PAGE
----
First Peoples Law is dedicated to defending and advancing Indigenous peoples' Aboriginal title, rights and Treaty rights.

Aboriginal Law Report

October 11, 2015

.By Bruce McIvor

Here's our update for the week ending October 11, 2015.

In the News

After six court days, the Enbridge Northern Gateway pipeline hearing wrapped up in Vancouver.

As part of its election platform, the federal Conservative party promised to introduce legislation creating private property in reserve lands one First Nation at a time.

First Nations in the Nicola Valley and the British Columbia provincial government reached agreement on a process to assess the application of sewer sludge.

Indigenous people continued to disagree about proposed pipelines.

Shoal Lake #40 First Nation, which has been on a water advisory for nearly 20 years, is taking its case to the United Nations.

Diamond exploration in northern Ontario raises concerns.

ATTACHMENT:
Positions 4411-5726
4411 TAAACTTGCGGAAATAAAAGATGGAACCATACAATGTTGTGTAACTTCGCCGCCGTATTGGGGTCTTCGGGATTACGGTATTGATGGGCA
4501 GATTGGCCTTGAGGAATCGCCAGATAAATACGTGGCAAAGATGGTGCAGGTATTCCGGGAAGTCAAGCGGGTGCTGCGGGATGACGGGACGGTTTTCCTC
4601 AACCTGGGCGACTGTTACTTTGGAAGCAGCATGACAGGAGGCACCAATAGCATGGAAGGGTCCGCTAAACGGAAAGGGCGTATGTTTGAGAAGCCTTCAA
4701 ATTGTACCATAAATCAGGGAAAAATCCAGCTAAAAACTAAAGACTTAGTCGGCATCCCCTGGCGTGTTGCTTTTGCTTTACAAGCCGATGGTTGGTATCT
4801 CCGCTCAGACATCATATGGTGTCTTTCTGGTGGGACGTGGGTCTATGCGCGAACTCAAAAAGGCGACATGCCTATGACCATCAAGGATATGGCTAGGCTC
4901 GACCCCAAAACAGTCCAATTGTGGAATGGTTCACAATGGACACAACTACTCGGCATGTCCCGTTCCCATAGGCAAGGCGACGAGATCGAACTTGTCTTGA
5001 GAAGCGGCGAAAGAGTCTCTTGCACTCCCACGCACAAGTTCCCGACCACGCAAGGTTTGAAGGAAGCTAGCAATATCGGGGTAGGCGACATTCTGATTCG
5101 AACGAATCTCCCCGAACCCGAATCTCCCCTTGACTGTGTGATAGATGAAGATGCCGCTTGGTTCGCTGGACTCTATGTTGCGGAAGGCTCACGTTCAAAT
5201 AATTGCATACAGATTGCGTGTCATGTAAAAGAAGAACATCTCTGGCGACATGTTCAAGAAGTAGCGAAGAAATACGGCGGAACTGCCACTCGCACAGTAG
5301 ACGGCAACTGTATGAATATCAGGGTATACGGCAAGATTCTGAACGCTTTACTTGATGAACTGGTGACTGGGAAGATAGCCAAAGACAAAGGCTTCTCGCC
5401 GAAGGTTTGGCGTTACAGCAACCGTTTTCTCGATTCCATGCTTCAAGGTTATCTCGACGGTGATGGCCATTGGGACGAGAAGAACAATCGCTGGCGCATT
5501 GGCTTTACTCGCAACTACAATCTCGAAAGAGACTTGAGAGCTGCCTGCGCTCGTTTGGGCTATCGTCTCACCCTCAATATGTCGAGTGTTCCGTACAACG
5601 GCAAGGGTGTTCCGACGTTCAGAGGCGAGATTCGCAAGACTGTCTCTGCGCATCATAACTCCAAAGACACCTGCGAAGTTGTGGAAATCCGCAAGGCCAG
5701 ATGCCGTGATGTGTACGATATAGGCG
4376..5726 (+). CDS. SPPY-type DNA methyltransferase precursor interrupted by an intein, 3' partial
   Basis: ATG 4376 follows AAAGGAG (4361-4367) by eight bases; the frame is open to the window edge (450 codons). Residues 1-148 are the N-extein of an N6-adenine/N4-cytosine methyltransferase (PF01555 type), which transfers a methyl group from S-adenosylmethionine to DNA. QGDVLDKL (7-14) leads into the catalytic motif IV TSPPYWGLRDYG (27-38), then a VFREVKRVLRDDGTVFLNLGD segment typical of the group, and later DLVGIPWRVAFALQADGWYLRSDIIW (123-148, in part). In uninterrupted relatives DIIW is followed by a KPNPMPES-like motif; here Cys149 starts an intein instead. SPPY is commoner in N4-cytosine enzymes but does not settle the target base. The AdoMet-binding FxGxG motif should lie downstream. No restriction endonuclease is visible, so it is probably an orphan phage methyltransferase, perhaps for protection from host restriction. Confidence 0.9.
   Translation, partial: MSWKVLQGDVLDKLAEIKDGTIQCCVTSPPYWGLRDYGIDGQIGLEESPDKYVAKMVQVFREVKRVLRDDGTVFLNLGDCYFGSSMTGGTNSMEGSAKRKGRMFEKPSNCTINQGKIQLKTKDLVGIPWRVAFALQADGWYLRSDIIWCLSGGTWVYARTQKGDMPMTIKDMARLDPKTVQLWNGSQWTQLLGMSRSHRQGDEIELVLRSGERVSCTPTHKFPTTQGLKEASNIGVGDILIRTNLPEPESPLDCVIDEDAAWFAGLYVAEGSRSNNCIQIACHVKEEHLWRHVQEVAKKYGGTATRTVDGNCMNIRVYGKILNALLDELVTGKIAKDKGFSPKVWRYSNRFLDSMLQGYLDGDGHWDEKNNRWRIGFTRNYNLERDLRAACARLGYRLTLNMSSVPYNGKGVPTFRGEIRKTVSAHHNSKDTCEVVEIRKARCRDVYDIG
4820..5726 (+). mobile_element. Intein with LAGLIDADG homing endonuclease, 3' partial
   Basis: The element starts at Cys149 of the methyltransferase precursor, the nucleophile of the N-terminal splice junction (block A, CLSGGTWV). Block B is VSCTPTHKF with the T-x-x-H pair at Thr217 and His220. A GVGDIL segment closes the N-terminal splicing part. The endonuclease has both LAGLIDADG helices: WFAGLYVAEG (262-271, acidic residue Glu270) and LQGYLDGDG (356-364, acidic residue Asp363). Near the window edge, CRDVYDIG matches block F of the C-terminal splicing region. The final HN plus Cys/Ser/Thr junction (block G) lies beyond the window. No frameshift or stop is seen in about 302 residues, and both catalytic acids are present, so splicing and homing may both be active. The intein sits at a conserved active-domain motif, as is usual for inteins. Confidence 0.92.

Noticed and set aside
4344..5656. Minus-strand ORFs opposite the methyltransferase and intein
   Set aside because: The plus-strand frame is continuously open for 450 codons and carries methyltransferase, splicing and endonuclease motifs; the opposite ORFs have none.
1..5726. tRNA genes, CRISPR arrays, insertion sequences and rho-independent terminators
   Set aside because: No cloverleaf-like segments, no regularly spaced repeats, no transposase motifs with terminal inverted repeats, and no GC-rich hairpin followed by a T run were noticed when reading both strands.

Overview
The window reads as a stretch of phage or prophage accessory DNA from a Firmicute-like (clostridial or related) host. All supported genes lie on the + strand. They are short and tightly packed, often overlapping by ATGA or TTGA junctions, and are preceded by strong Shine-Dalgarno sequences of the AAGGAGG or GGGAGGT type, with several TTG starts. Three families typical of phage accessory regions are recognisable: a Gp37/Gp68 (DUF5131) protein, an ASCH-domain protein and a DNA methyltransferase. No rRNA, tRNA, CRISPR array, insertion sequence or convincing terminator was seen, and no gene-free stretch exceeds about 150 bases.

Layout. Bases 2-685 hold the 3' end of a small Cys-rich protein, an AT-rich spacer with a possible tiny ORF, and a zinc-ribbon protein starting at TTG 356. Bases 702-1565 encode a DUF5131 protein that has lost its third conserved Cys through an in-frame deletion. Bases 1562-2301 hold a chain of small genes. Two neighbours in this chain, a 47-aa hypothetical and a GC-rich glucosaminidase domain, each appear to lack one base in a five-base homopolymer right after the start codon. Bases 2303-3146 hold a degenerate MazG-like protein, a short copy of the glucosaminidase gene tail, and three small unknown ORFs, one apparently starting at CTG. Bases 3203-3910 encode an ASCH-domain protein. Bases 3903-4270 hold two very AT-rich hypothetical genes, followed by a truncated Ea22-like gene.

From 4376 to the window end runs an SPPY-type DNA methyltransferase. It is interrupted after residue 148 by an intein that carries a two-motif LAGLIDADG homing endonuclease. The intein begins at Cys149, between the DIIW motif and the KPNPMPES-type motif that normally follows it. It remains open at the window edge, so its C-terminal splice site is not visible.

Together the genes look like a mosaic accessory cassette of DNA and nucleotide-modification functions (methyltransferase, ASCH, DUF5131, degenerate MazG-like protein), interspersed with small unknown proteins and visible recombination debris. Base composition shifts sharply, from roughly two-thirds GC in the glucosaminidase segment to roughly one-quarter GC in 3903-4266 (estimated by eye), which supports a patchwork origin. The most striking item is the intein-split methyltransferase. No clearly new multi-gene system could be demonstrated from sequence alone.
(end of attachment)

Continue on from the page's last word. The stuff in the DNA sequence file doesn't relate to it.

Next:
With the British Columbia treaty process stalled, the provincial government continues to sign interim agreements with First Nations.

Two British Columbia films about Aboriginal rights and title and treaty rights were featured at the Vancouver International Film Festival.

A new Indigenous history of the United States tackles the issue of reparations while a new book on Indigenous people in Canada looks for good news.

From the Courts

The Daniels appeal was heard by the Supreme Court of Canada.

The Supreme Court of Newfoundland and Labrador released a decision on the admissibility of expert evidence in a class action case involving Aboriginal children at provincial boarding schools.

Off the Bookshelf

Indigenous laws "have long been suppressed by the West because they deny the underlying legal legitimacy and moral foundation of the West's continual colonial hegemony over indigenous tribal peoples."

Robert A. Williams, Jr., Linking Arms Together: American Indian Treaty Visions of Law and Peace, 1600-1800 (1999)

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